The Yanks Are Coming Over There

Anglo-Saxonism and American Involvement in the First World War

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About the Book

 World War I was a global cataclysm that toppled centuries-old dynasties and launched “the American century.” Yet at the outset few Americans saw any reason to get involved in yet another conflict among the crowned heads of Europe. Despite its declared neutrality, the U.S. government gradually became more sympathetic with the Allies, until President Woodrow Wilson asked Congress to declare war on Germany to “make the world safe for democracy.”
Key to this shift in policy and public opinion was the belief that the English-speaking peoples were inherently superior and fit for world leadership. Just before the war, British and American elites set aside former disputes and recognized their potential for dominating the international stage. By casting Germans as “barbarians” and spreading stories of atrocities, the Wilson administration persuaded the public—including millions of German Americans—that siding with the Allies was a just cause.

About the Author(s)

Dino E. Buenviaje teaches history at Riverside City College and other campuses in Southern California.

Bibliographic Details

Dino E. Buenviaje
Format: softcover (6 x 9)
Pages: 214
Bibliographic Info: 15 photos, notes, bibliography, index
Copyright Date: 2017
pISBN: 978-1-4766-6893-2
eISBN: 978-1-4766-3019-9
Imprint: McFarland

Table of Contents

Table of Contents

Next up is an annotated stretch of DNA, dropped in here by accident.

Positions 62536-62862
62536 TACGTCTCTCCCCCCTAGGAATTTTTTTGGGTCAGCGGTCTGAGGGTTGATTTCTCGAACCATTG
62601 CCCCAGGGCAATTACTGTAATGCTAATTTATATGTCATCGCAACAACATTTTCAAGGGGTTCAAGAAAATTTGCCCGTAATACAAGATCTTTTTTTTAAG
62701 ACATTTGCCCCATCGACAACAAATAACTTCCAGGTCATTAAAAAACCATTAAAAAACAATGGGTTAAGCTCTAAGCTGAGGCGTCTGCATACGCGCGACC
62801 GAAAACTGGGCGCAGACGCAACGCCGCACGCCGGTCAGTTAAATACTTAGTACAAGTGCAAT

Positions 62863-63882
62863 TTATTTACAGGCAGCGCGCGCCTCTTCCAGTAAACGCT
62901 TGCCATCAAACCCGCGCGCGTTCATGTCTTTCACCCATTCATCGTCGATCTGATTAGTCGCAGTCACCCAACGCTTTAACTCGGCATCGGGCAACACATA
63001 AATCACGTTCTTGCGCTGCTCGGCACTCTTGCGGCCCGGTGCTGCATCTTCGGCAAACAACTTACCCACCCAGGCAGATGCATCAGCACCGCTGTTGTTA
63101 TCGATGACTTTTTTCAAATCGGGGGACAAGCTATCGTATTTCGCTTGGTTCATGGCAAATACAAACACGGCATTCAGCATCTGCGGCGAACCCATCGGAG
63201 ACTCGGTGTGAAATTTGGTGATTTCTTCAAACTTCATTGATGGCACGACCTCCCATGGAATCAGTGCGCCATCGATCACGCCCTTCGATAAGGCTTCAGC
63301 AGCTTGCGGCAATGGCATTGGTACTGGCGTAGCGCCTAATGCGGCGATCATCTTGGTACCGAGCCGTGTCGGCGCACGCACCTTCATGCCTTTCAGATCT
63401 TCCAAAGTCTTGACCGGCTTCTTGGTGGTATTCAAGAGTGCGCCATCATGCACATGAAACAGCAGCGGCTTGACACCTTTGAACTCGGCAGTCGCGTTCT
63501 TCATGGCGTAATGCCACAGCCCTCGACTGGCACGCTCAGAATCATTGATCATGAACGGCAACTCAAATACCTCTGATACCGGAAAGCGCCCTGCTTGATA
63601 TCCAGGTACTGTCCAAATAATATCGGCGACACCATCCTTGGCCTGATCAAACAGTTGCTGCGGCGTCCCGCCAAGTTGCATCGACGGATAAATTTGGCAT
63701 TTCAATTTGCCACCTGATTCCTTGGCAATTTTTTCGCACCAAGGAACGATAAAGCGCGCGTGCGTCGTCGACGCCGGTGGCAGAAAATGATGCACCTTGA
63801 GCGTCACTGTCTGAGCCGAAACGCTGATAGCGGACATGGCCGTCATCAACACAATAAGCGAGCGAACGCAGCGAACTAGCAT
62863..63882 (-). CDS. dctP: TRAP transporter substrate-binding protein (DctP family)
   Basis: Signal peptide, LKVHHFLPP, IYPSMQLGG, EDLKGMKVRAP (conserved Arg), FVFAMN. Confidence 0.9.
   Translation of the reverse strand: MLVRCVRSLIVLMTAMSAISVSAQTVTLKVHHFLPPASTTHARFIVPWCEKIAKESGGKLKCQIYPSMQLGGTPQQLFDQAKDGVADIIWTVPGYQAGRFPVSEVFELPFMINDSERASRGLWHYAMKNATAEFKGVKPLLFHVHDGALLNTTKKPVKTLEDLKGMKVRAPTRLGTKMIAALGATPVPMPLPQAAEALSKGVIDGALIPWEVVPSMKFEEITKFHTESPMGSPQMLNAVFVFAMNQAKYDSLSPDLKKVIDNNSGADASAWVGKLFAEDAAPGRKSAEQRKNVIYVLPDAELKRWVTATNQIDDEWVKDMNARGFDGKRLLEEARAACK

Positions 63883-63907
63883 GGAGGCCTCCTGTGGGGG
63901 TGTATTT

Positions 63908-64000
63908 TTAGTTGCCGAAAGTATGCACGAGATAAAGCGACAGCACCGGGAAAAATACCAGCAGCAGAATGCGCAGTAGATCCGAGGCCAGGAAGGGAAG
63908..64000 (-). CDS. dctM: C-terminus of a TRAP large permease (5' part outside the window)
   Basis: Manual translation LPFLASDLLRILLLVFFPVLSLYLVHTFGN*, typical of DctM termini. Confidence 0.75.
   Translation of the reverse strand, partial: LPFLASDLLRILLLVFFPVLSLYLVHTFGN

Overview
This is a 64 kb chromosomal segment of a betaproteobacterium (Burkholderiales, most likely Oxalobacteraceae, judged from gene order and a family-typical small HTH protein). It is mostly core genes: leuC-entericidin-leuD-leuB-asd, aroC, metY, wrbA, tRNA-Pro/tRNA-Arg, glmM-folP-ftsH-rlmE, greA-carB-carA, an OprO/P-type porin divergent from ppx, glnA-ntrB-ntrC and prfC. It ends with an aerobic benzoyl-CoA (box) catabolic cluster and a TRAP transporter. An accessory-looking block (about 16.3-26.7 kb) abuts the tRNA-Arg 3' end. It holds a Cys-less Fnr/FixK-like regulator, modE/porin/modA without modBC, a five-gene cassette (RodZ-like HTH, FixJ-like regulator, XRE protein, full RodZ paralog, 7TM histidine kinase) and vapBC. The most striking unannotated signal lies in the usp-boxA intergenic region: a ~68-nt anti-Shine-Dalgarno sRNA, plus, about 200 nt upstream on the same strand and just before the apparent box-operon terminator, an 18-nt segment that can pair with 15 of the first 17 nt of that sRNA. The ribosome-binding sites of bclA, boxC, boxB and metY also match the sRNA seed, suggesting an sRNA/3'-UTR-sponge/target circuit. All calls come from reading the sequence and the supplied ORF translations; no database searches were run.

Acknowledgments ix

Introduction 1

The Roots of ­Anglo-Saxonism 7  •  Anglo-Saxon Myths 8  •  Bede, The ­Anglo-Saxon Chronicle and the Making of England 9  •  Geoffrey of Monmouth’s History of British Kings and the Arthurian Legend 11  •  Post-Norman England 13

Chapter I. Anglo-Saxonism and American Culture, 1895–1914 15

The Roots of American ­Anglo-Saxonism 15  •  Late-Nineteenth–and Early ­Twentieth-Century ­Anglo-Saxonism 17  •  The ­Anglo-American Community 28  •  The White ­Anglo-Saxon Protestant 30

Chapter II. The ­German-American Connection, 1850–1914 38

Early German Migrations 39  •  The Revolution of 1848 41  •  German-Americans and Politics 44  •  German-Americans and German Unification 46  •  Germans and ­Anglo-Saxonism: Common Origins and Anxieties 53

Chapter III. Anglo-Saxonism in the Foreign Policy

  Establishment 75

The Rise of the United States 77  •  William H. Seward: The Architect of Empire 78  •  Changes in American Society 80  •  Alfred Thayer Mahan and the New Navy 82  •  Mahan’s Influence on U.S. Foreign Policy 87  •  Theodore Roosevelt 90  •  The ­Anglo-American Rapprochement of the 1890s and its Impact on U.S. Foreign Policy 95  •  The Experience of the Philippines and ­Anglo-Saxonism 101  •  The Philippine Commissions 105  •  The Boer War: A Crisis in ­Anglo-Saxonism and the ­Anglo-American Rapprochement 109

Chapter IV. Anglo-Saxonism in the First World War 118

American Neutrality 120  •  William Jennings Bryan vs. Robert Lansing 129  •  The Role of the American Clergy in the First World War 135  •  The British and American Propaganda Machines 137  •  The ­Anglo-American Connection 144  •  Anglo-Saxonism and the First World War 148

Conclusion 171

Chapter Notes 179

Bibliography 194

Index 201